Grant Yuill jailed for giving baby methadone
A father found guilty of giving the drug methadone to his baby daughter in a bottle of milk has been jailed for eight years.
Grant Yuill, 38, of Porthmadog, Gwynedd, was also convicted of supplying drugs to the baby's mother.
Caernarfon Crown Court was told exposure to the drug had affected the child's development, and she has been taken into care.
Yuill was previously cleared of rubbing methadone into his daughter's gums.
He was told by Judge Merfyn Hughes QC: "This is a case of serious cruelty over a period of time."
Yuill was also found guilty of child cruelty and putting the baby's mother in fear of violence.
The judge told him he was the driving force behind what had happened to the baby, who became drug addicted, and had been lucky to survive.
Judge Hughes told him: "It will only be when she's approaching school age that the full impact of what you have done to her will become known."
After the hearing Gwynedd and Anglesey Local Safeguarding Children Board said a serious case review had been carried out.
A spokesman said: "We remain determined to establish whether there are lessons to be learned to improve inter-agency working to safeguard children and act upon recommendations made".
The prosecution had claimed that Yuill, 38, had told his partner Nia Jones, 31, that rubbing methadone into the baby's gums within hours of the birth was the only way to hide the fact she was taking methadone.
Jones, of Caernarfon, who is in jail for the ill-treatment of her daughter, told the court she used to take cannabis and dabbled with ecstasy.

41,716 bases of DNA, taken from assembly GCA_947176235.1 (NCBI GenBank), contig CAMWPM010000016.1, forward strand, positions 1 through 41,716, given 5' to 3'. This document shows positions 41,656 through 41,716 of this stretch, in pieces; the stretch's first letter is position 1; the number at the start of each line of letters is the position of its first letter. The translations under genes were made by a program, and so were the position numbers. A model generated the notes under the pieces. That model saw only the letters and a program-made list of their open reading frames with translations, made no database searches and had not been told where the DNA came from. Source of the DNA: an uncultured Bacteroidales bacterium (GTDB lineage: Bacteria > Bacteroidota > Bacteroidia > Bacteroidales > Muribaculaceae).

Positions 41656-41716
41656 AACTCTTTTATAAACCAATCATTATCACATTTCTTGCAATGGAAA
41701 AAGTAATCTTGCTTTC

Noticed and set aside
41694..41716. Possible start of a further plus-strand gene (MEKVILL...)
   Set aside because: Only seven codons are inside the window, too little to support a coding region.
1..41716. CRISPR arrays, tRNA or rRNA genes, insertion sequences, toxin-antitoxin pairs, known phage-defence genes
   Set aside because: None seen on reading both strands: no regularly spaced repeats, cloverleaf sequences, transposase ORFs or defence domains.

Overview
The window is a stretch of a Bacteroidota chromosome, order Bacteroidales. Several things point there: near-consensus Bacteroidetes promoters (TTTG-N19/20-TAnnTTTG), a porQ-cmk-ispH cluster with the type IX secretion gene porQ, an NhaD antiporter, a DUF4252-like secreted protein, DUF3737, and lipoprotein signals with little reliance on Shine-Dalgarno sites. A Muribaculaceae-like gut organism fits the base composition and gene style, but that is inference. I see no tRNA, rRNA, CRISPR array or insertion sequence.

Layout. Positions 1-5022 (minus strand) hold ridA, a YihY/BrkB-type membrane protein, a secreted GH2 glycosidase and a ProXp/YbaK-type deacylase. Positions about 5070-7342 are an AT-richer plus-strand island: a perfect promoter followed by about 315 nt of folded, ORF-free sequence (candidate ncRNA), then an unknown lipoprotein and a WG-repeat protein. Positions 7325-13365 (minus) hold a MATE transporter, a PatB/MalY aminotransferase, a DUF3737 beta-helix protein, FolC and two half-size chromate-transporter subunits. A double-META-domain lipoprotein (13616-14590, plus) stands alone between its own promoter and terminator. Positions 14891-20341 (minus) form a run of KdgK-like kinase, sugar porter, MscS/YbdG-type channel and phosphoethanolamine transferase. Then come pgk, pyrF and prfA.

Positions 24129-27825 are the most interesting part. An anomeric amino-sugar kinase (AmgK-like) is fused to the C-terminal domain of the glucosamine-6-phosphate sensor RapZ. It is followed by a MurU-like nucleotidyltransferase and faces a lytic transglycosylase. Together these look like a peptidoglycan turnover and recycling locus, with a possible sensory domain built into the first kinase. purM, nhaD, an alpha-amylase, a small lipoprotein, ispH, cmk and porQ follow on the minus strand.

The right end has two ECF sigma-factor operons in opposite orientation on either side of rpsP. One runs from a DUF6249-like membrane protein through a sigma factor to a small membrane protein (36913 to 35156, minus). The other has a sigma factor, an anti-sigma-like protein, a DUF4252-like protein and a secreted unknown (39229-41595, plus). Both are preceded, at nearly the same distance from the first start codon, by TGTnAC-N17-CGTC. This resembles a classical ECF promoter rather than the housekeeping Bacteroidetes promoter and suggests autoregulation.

She told the jury she became addicted to heroin after Yuill pretended it was "hash oil", but he rejected a claim that he tricked her into smoking heroin.
The court heard that the child was born in June 2009, and that after giving birth Jones told Yuill that she was worried because the baby was "burning up."
Jones had told the court Yuill dabbed his finger twice into a bottle of methadone and rubbed it on the baby's gum.
When the baby went home, this method continued and methadone was mixed in her milk, she said.
The trial heard the couple had also tried to squirt methadone in the mouth using a syringe.
'Staff acted professionally'
The trial was told that it was almost seven months before the methadone supply came to light when staff at Ysbyty Gwynedd, Bangor, became suspicious of the mother and alerted police.
In his summing up, the judge told the jury that they might have found it "remarkable" that the situation was not spotted sooner.
But the Betsi Cadwaladr University Health Board, which runs the hospital, said it was "confident that staff acted professionally and appropriately in relation to this incident and it was their vigilance that ensured that the situation was brought to light and the relevant authorities alerted".
Jones told the trial that methadone was given to the baby in hospital, and she would wait at a bus stop for a blue teddy bear which Mr Yuill used to send on a bus from Porthmadog.
The teddy would have a bottle of methadone zipped in the mouth.
Gwynedd and Anglesey Local Safeguarding Children Board said the results of the serious case review would be published later.